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Leader of the Pack

Olive is part of an elite canine group working for the CIA.

Olive, during her pre-CIA days.

Former Dog House pup works for the CIA

by MaryAlice Bitts-Jackson

One recent grad was hard-working and popular, also a bit of a ham. Another was athletic and confident. The third was a dynamo, eager to take on new challenges. We’re speaking of Olive, Rico and Sunny High, Labrador pups who came to campus through Dickinson’s Dog House dog-training program. Like many fellow Dickinsonians, they’ve gone on to launch careers of distinction and service; one even works for the CIA.

How it works

The Dog House is a student-run special-interest residence, founded in 2013 by Lauren Holtz ’15, Carley Zarzeka ’15 and Sam Silvershein ’14 to help prepare puppies with potential for lives as service dogs. The students live with the pups they socialize and train, and they work closely with staff at Susquehanna Service Dogs (SSD), one of only two organizations nationally that works with the CIA to train explosive-sniffing dogs. Each pup’s training lasts roughly a year and a half; SSD finds temporary homes for the canines during the summer and other long breaks.

Sunny High.

Sunny High.

After graduation from Dog House, SSD determines what career would suit the dog best and then trains it for that role. Service dogs help disabled individuals perform specific day-to-day tasks. Police dogs, like the mascot McGruff, “take a bite out of crime.” Facility dogs serve inside a hospital, school or courthouse, and medical-response dogs respond to medical crises, laying down on a seizing person to prevent self-injury, for example, or pressing a button to call 911. Dogs who don’t make the cut become someone’s well-behaved pet.

Meet the stars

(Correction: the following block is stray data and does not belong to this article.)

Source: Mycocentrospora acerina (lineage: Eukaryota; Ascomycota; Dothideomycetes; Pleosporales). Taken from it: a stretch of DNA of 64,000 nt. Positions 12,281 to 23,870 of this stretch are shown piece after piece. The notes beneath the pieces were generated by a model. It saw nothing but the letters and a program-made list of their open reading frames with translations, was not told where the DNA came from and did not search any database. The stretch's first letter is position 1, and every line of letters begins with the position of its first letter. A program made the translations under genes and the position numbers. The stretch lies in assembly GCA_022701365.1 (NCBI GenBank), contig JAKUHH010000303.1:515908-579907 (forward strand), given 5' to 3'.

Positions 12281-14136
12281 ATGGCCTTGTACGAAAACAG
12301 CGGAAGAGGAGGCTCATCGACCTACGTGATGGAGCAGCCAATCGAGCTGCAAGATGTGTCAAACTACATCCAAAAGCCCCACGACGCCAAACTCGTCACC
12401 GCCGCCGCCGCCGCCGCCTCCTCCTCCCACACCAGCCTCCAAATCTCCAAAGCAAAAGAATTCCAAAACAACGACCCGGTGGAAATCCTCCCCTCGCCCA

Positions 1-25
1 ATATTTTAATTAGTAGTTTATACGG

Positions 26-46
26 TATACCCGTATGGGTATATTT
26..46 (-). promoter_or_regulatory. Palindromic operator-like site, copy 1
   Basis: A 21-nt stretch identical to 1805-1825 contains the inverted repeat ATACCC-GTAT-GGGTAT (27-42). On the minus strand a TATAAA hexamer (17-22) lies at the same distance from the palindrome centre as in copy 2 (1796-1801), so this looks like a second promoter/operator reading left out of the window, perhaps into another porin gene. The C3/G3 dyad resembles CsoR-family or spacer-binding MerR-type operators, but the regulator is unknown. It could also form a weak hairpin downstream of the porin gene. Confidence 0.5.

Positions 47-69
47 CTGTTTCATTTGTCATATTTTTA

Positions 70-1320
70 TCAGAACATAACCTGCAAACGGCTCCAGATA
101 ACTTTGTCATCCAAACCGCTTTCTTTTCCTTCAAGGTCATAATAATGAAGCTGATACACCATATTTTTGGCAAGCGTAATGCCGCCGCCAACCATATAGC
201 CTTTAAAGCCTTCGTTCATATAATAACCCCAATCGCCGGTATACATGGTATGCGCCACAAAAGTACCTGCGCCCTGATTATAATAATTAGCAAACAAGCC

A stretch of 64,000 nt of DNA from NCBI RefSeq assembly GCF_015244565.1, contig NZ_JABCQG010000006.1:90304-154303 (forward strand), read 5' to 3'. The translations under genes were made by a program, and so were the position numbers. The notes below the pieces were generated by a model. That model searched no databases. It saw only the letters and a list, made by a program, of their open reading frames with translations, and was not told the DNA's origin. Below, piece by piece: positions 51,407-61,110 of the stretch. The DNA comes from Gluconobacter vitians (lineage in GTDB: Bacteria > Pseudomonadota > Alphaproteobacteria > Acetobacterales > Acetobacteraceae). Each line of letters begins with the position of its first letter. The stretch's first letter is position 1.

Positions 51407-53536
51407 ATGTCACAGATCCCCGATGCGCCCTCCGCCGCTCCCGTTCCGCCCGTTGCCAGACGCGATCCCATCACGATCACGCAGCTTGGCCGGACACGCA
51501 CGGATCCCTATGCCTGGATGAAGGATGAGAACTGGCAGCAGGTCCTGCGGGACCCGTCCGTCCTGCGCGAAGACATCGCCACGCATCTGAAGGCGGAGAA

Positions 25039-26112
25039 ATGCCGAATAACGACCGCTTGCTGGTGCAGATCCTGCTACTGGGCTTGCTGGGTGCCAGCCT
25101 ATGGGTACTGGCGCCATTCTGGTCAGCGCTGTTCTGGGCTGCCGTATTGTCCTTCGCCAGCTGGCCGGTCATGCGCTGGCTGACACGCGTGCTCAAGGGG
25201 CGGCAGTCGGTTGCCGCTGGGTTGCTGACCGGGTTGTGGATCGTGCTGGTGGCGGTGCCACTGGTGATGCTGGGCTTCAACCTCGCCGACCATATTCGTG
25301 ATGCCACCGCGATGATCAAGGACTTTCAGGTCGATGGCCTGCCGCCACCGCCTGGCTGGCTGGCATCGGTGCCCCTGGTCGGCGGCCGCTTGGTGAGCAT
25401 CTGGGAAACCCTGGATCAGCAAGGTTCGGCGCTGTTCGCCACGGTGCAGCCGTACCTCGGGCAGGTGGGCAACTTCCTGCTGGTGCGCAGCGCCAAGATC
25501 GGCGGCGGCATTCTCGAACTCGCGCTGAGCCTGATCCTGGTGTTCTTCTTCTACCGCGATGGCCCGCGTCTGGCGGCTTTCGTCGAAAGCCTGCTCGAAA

Olive, in her pre-CIA life.

Olive, in her pre-CIA life.

Three Dog House alumni have made it big so far. Rico is a local service-dog celebrity. Eager, easygoing and a fine physical specimen, he is so superbly suited to service-dog life that he works as an SSD demo dog and the first breeding dog for the American Breeding Cooperative. He’s sired several litters so far, passing exemplary genes on to a new generation. Dog House students occasionally see him at SSD events.

Sunny High took the traditional route. Whip-smart and energetic, she sailed through the instruction. She now lives and works in the home of the human she serves.

Olive was born in the Dog House. Described by students as “a workaholic” and attention-seeker, she performed well on all tests, but because of a harmless habit—above-average drooling when crated—she wasn’t an ideal service dog. CIA staff, however, loved what they saw in her and whisked her off to training camp in Virginia to see if she had the right stuff.

The big test

Olive got the star treatment on her graduation day.

Olive got the star treatment on her graduation day.

During her 16-week CIA training, Olive learned to sniff on command and identify the scents of thousands of explosives—and roughly 20,000 mixtures of scents—presented to her in tin cans and metal tins. During the next round of training, she and her handler ran through obstacle courses in search of explosives scents inside cars, trucks, luggage and other objects.

The exercises are rewarding—handlers are generous with treats, breaks and praise, and many dogs enjoy the challenge—but also far from easy; not every trainee makes the cut. So last November, four Dog House students were proud to attend Olive’s graduation ceremony at the CIA training headquarters, where they saw their former pupil demonstrate her skills and receive a doggie CIA badge.

A nose for safety

Students involved with the Dog House traveled to Virginia last November to see Olive graduate from CIA training.

Students involved with the Dog House traveled to Virginia last November to see Olive graduate from CIA training.

As an explosives detector, Olive helps her agent protect people, buildings and armed-forces bases, and her career may include overseas tours and on-call shifts with the U.S. Park Police, local police departments or the Drug Enforcement Association. She lives with her agent and agent’s family and works for her food by running obstacle courses that keep her skills sharp.

“So she’s very busy, and she gets to save people’s lives,” says Holtz, “and her family gives her a lot of attention.”

Back at Dickinson, students keep abreast of Olive’s goings-on via her Facebook page. (“She’s thoroughly enjoying her new life as a working dog,” reports former Dog House President Margaret McGuirk ’18, an English major). They also continue to prep pups to serve the common good. Jackie and Chickadee are coming along nicely, as are the puppies whelped at the Dog House this fall.

TAKE THE NEXT STEPS

Published November 20, 2017